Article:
Batman and Superman: Battle of the Super Sons
The sons of Batman and Superman must work together to save their parents and the world from a threat in Matt Peters’ Batman and Superman: Battle of the Super Sons.
One of my favourite things about comics is how versatile the storytelling can be. This is something that doesn’t always come across in live-action adaptations as there is a frustrating fixation on resetting the characters every few years for a usually not different enough reboot of the character. Animated films don’t have the same limitations and often exercise the freedom to pick up with the characters at any point in their journey while expecting the audience to follow what’s going on. It’s a great approach that allows for a wide variety of storytelling to answer what isn’t being delivered elsewhere.
This entry focuses on Jonathan Kent (Jack Dylan Grazer), son of Clark Kent aka Superman (Travis Willingham) and Lois Lane (Laura Bailey) as he starts to manifest powers and learns the truth about his father as well as where he came from. He is very quickly tested beyond what he could be reasonably expected to deal with when Starro (Darin De Paul) possesses most of the Earth’s population including his parents. Fortunately, he has help in the form of Damian Wayne aka Robin (Jack Griffo), son of Bruce Wayne aka Batman (Troy Baker).
One thing that immediately stands out is the realism in Jonathan’s relationship with his parents. Prior to learning his father’s secret his uninformed perspective frames Clark as an absentee father who prioritises work over family. There’s a tinge of resentment in their relationship early on as Jonathan doesn’t accept Clark’s apparent need to sacrifice quality time with his family but that lack of understanding doesn’t define their connection as shown by a wholesome montage of them doing chores around the farm together and sharing a meaningful moment where Clart imparts advice to him. Prior to this, there’s a strong scene where Lois explains the value of journalism and the importance of truly understanding a story before drawing a conclusion. These are important because each interaction delivers an example of the values imparted to Jonathan from both parents and sets up what he needs to internalise over the course of the film. There’s a good balance between outlandish lessons about being a hero and more relatable ones like understanding why bullies act they way that they do.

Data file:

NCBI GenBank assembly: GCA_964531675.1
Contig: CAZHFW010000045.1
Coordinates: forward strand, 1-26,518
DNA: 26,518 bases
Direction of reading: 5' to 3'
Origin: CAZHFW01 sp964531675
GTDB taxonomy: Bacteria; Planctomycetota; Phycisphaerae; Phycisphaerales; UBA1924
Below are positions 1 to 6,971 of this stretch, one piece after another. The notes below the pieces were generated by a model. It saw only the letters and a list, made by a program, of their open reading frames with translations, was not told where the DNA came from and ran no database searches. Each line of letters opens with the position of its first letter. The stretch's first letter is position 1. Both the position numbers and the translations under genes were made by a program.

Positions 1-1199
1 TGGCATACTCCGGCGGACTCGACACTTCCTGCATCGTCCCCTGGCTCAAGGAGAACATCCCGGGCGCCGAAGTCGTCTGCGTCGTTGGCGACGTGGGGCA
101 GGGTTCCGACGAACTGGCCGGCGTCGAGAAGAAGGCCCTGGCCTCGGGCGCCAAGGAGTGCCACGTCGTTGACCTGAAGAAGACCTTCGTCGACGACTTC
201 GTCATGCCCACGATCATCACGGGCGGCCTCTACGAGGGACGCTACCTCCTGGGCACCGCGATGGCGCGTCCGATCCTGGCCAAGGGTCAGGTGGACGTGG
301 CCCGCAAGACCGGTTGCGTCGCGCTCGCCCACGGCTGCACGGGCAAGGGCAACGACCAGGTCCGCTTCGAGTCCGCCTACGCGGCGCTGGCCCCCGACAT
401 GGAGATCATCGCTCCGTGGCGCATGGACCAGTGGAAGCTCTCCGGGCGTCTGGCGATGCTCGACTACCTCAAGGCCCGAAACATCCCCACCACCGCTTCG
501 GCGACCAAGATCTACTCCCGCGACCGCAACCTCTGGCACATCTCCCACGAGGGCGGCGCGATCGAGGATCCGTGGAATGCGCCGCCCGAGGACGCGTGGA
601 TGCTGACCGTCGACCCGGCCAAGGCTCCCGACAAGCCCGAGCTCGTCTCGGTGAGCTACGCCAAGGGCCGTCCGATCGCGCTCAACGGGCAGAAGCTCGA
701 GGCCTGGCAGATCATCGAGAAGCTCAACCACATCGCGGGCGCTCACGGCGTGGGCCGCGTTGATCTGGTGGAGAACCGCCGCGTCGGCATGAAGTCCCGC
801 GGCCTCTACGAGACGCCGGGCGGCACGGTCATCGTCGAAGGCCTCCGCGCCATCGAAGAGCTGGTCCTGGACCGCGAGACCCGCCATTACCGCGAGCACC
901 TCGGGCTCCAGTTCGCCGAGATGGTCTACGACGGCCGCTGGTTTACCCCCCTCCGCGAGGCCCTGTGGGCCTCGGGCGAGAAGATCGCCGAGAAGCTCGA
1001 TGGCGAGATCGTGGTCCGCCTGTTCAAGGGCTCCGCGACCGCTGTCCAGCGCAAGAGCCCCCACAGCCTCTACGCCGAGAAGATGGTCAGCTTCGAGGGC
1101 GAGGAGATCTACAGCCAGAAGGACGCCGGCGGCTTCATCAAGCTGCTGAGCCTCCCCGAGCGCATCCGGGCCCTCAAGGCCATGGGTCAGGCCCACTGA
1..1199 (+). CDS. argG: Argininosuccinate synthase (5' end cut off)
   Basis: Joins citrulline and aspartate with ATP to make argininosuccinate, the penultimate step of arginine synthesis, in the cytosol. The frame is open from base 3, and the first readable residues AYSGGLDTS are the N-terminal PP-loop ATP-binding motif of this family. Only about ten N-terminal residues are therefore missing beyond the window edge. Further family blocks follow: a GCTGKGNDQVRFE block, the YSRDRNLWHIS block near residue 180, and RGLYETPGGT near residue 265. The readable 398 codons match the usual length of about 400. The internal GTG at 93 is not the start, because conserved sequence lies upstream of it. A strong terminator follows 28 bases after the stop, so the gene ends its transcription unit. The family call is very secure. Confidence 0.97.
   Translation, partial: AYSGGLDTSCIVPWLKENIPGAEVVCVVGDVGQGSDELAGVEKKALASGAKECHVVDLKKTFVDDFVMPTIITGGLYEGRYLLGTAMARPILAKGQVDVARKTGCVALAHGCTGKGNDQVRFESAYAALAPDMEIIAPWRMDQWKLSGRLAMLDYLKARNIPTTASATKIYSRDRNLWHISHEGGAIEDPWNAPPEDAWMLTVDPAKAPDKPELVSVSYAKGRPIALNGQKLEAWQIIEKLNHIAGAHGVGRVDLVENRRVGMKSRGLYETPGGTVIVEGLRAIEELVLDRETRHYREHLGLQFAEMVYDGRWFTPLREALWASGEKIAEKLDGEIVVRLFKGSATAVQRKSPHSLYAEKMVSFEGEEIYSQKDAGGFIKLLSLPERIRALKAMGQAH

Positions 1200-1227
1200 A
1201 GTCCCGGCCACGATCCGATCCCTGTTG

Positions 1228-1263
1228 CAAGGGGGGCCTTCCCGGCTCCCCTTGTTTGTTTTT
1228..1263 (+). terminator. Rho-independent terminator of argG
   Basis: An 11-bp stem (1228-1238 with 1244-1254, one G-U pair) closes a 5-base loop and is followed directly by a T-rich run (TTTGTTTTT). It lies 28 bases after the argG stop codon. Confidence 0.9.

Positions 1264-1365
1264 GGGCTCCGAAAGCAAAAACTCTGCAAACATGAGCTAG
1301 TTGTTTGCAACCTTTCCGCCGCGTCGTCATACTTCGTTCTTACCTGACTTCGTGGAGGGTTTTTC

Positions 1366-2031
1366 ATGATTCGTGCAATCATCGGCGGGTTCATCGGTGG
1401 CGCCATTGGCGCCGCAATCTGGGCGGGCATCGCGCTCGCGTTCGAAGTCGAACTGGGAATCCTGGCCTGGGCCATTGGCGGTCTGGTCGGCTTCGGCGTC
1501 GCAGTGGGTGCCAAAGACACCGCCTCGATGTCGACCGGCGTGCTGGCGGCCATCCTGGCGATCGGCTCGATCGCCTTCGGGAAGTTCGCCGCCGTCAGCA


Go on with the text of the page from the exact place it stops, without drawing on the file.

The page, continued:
Jonathan’s arc is centred around gaining confidence in himself and learning how to be a hero. Learning the truth about his father is the first step in that journey and Jack Dylan Grazer plays the unfiltered excitement of learning that his father is Superman brilliantly. As the film progresses he learns more about his heritage and the progression of his arc is efficiently linked to various powers manifesting. Equally, his moments of self-doubt are neatly connected to the escalation of the problem beyond something he feels equipped to deal with.
Outside of his relationship with his parents, his connection to Damien is the most important one he has. Damien is the voice of experience who leads Jonathan down the heroic path he has been forced to walk. Damien isn’t without his flaws as his impetuous nature and reckless attitude often get him in trouble. Together they are a riff on the traditional Batman and Superman friendship -something that the film directly calls out- but their connection is also unique with their collective immaturity being a major factor. They are very much at the beginning of their friendship and both have a lot to learn about themselves as well as each other. Damien’s arc involves him learning how to play well with others but on his own terms and understanding his ability to be a good person. These are things Jonathan can teach him but the lessons are hard learned.